JAKARTA, Indonesia, March 21, 2013 – The Defense Department has begun to shift its intellectual and physical weight to the Asia-Pacific to reinforce longstanding military commitments to the region, Deputy Defense Secretary Ash Carter said here yesterday.
Jakarta was the final stop of the deputy defense secretary’s weeklong trip to Asia, which included visits to defense and government officials in Japan, South Korea and the Philippines.
Speaking as part of an international panel at the third Jakarta International Defense Dialogue, or JIDD, Carter said the United States is serious about its commitment to the region and detailed elements now in motion of a rebalance called for in the department’s 2012 Defense Strategic Guidance.
Despite U.S. spending cuts and ongoing budget debates in Congress, the deputy defense secretary said, DOD is using whatever flexibility it has in managing its budget to favor and protect the rebalance.
“The rebalance will continue and in fact gain momentum for two reasons. First, U.S. interests here are enduring and so also will be its political and economic presence,” Carter told an audience of nearly 1,500 defense, government and security officials from around the world.
“This presence is accompanied by values -- democracy, freedom, human rights, civilian control of the military, and respect for the sovereignty of nations -- that America has long stood for and that human beings welcome and I think relate to,” he added, “So our interest in the region will be both believed and reciprocated.”
Former Defense Secretary Leon E. Panetta and President Barack Obama have made recent visits to the region, he said, as have former Secretary of State Hillary Clinton and National Security Adviser Tom Donilon.
Secretary of State John Kerry will make his first trip here next month, Carter said, “ … and Secretary [Chuck] Hagel, who as a senator led the first U.S. congressional delegation to the Shangri-La Dialogue, is staunchly committed to this region as well, [and] will be attending Shangri-La.”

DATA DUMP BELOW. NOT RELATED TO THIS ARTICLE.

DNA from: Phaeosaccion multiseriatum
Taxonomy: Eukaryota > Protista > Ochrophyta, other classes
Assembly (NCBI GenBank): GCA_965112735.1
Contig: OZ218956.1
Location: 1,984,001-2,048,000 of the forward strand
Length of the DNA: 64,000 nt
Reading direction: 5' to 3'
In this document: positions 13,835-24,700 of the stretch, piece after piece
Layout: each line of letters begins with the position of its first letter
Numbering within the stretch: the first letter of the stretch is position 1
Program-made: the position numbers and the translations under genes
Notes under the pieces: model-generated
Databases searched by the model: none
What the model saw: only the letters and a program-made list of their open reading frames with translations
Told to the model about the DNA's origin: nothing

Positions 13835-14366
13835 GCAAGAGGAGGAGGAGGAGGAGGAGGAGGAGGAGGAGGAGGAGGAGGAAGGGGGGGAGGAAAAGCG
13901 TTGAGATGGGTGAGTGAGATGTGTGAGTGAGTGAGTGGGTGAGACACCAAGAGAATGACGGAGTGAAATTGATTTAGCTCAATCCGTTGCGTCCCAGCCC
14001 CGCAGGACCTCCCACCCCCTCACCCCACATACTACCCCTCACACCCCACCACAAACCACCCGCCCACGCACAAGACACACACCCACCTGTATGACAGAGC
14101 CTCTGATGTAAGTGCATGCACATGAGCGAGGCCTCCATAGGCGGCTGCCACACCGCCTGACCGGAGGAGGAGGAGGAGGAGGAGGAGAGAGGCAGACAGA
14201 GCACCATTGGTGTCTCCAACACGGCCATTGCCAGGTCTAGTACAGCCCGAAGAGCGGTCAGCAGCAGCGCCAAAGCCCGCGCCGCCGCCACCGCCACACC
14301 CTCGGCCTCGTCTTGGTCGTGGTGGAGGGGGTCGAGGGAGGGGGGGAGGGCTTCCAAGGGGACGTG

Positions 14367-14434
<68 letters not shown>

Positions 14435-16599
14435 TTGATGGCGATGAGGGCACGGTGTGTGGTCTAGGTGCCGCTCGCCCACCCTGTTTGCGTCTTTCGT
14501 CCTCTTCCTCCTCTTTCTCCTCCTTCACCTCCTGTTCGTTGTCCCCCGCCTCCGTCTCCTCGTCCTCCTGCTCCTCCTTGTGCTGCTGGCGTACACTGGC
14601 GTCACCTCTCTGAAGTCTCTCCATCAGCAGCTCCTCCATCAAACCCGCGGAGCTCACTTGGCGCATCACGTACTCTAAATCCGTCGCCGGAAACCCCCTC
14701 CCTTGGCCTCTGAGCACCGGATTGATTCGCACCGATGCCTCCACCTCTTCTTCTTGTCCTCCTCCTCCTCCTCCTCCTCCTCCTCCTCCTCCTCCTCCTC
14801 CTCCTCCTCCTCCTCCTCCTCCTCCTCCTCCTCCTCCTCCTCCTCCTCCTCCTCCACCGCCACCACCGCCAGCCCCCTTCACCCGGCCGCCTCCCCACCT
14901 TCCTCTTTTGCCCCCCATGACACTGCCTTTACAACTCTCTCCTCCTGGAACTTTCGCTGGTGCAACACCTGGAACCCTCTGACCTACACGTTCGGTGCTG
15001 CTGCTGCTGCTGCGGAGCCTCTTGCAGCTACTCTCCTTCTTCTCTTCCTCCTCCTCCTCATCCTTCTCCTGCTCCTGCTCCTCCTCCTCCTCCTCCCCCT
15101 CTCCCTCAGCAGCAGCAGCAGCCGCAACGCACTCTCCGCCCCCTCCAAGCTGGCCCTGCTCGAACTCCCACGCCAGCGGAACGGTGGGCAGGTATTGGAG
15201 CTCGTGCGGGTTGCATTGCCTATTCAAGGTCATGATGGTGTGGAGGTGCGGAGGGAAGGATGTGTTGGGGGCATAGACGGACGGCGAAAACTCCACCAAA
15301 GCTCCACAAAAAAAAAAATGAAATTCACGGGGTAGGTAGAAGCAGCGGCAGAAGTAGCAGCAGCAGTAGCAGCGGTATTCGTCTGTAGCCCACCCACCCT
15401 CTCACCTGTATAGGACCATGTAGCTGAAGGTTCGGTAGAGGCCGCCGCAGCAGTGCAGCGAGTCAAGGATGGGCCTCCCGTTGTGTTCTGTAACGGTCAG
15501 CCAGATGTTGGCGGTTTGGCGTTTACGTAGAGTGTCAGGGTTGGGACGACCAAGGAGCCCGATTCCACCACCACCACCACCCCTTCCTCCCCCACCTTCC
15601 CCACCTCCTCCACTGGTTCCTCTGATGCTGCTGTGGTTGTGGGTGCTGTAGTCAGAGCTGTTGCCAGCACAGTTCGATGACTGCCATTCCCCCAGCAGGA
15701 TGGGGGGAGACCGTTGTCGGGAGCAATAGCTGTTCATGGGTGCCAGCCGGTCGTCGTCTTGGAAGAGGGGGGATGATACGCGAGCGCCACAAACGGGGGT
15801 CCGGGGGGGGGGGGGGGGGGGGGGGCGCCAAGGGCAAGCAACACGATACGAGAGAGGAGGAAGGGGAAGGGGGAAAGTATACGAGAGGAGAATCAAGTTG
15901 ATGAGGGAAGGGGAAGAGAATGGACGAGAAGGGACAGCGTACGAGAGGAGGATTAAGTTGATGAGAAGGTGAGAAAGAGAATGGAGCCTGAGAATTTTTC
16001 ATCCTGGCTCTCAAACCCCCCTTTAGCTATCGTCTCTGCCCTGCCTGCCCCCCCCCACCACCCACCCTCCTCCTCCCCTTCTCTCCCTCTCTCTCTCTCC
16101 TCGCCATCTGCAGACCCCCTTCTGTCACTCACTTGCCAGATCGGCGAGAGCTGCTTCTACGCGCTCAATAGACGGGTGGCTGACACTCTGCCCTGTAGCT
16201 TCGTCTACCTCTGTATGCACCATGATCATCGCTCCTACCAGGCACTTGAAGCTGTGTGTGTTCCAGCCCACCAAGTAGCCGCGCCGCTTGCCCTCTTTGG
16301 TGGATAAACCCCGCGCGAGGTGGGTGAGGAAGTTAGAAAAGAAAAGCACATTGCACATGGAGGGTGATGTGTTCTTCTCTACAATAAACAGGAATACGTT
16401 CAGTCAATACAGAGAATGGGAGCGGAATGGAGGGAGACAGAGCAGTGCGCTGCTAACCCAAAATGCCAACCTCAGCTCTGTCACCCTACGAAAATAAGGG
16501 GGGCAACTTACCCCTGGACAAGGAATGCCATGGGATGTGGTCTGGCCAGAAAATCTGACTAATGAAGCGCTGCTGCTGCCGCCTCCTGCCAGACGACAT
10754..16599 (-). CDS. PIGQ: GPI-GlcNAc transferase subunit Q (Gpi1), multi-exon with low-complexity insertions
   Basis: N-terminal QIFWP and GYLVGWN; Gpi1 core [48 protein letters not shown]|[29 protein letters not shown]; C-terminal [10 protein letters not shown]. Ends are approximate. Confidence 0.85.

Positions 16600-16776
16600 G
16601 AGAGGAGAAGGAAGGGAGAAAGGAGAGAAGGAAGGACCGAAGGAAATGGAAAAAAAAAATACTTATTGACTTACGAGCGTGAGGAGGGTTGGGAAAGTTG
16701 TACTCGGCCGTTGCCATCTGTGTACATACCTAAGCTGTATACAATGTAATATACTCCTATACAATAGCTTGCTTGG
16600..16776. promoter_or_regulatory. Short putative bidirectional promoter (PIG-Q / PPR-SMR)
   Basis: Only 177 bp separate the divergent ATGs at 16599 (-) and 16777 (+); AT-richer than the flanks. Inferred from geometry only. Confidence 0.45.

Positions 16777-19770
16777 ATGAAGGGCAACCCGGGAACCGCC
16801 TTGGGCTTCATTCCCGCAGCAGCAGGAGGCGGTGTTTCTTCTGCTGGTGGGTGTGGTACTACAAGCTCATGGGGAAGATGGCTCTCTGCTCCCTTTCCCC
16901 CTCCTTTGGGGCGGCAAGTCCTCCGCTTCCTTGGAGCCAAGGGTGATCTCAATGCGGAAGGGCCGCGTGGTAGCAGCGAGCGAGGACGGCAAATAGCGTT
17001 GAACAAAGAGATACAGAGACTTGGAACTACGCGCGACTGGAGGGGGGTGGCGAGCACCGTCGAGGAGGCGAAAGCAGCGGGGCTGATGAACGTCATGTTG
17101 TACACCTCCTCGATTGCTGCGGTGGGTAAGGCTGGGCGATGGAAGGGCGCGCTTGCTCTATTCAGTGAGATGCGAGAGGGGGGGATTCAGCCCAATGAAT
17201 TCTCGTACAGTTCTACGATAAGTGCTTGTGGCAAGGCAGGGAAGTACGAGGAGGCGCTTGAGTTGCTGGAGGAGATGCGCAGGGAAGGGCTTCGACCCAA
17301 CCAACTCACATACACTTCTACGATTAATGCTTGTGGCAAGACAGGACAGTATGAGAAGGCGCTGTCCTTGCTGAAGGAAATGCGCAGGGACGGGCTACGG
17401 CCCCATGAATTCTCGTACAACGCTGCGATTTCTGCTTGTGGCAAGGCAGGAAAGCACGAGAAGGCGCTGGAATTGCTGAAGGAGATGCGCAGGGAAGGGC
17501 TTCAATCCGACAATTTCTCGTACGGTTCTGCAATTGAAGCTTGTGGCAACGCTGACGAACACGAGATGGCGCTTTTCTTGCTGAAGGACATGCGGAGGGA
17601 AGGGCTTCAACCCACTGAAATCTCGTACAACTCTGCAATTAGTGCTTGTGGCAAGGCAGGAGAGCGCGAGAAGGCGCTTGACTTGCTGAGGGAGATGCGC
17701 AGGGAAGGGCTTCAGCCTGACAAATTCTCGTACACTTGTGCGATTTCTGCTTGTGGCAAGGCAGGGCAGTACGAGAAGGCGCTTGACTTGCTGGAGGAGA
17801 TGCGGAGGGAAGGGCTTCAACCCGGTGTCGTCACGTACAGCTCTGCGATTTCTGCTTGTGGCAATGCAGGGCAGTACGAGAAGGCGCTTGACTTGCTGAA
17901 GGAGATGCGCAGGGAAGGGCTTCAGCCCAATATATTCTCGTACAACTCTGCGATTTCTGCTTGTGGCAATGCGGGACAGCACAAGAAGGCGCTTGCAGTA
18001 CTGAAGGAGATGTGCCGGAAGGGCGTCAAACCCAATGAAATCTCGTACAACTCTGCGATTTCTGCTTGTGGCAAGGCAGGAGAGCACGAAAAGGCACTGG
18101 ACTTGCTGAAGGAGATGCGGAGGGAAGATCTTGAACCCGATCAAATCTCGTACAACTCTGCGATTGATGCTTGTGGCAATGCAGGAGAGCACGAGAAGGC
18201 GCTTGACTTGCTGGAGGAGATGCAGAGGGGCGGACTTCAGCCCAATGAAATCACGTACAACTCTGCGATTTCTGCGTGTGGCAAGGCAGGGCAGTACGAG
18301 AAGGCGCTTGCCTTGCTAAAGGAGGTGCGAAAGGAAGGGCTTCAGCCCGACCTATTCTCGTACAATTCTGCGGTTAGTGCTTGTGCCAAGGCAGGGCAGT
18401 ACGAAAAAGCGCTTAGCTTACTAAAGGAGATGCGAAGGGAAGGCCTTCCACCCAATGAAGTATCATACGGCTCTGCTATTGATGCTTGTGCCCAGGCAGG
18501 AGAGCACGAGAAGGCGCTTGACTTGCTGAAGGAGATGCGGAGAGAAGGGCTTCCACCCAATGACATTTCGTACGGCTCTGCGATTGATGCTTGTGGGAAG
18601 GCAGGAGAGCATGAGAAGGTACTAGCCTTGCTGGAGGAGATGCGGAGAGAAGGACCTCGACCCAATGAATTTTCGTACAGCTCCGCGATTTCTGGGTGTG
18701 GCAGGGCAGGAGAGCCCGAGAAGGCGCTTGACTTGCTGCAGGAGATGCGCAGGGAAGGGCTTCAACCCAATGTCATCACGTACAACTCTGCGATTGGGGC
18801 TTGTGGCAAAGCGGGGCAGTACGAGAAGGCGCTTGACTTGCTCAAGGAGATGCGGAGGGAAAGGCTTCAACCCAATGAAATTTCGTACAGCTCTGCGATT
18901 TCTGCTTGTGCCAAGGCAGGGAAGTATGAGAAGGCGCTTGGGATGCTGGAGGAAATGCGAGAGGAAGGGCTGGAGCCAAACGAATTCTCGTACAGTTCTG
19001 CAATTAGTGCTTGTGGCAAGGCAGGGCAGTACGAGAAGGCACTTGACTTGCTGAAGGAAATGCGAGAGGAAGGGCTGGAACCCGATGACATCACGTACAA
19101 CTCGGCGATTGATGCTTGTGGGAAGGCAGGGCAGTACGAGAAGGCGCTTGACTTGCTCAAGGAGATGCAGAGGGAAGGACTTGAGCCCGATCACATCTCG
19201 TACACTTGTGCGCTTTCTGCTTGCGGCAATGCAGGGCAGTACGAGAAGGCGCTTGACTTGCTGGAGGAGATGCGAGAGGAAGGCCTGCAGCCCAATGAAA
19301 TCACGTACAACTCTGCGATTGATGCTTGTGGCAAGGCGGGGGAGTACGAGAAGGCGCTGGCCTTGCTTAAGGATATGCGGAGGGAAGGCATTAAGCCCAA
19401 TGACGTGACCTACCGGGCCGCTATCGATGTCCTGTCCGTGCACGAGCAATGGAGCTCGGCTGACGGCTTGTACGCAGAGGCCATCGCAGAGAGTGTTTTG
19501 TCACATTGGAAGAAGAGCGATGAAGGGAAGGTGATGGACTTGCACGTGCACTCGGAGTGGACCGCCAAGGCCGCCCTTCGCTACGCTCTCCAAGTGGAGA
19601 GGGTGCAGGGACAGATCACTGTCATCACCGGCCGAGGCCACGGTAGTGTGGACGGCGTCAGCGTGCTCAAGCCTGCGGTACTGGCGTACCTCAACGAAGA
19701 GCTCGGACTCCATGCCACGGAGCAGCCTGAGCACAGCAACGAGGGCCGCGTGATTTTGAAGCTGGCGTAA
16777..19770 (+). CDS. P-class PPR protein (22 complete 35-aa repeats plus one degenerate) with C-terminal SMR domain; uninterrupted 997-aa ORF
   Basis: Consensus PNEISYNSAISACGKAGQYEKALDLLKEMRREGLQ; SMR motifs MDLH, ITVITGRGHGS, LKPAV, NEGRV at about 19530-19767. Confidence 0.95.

Carter said each U.S. leader visiting the region, in his or her own way, emphasized the central importance of the Asia-Pacific region to the United States, “and our commitment to making sure that this region remains safe, secure and prosperous.”
He said the rebalance means that a higher proportion of defense assets will move to the region.
“Secretary Panetta announced last year that 60 percent of our naval assets will be assigned to the Asia-Pacific region by 2020,” Carter noted, “a substantial and historical shift.”
The Air Force, he noted, will increase its presence in the region with tactical aircraft like the F-22 stealth fighter; space, cyber and bomber forces; and intelligence, surveillance and reconnaissance assets like the MQ-9 Reaper, the U-2 reconnaissance aircraft; and the Global Hawk high-altitude unmanned reconnaissance aircraft.
“We will be able to leverage more capacity from our ground forces, including the Army, Marines and special operations forces, now that they are coming home to the Pacific from Iraq and Afghanistan,” Carter said, adding, “Also we are modernizing and enhancing our forward presence across the region in cooperation with our allies and partners.”
Beginning with Northeast Asia, Carter said DOD is modernizing and updating alliances with Japan and South Korea.
“In Japan we’ve added aviation capability, we are in the process of realigning the Marine Corps presence in Okinawa, and we are upgrading our missile defense posture,” he told the audience. The department is also working to revise defense guidelines there to meet 21st century challenges, he said.
On the Korean Peninsula, DOD is implementing the Strategic Alliance 2015 agreement and taking steps to advance the alliance’s military capabilities to meet the North Korean threat.
Under the SA 2015 roadmap, wartime operational control of Korean forces will transition from the U.S.-ROK Combined Forces Command to the ROK Joint Chiefs of Staff in December 2015, according to a January statement by U.S. Ambassador to South Korea Sung Kim.
U.S. Forces Korea will become the U.S. Korea Command, or Korcom, and provide manpower for a supporting relationship with the ROK Joint Chiefs of Staff. The United States will continue to back the defense of the Republic of Korea with the full might of the U.S. military, Kim added.
The Defense Department also is enhancing its presence in Southeast Asia and the Indian Ocean region, Carter said.
“We are not only rebalancing to the Asia-Pacific but also within the Asia-Pacific, in recognition of the growing importance of Southeast Asia to the region as a whole [and] emphasizing humanitarian assistance and disaster relief, capacity building and multilateral exercises,” the deputy secretary added.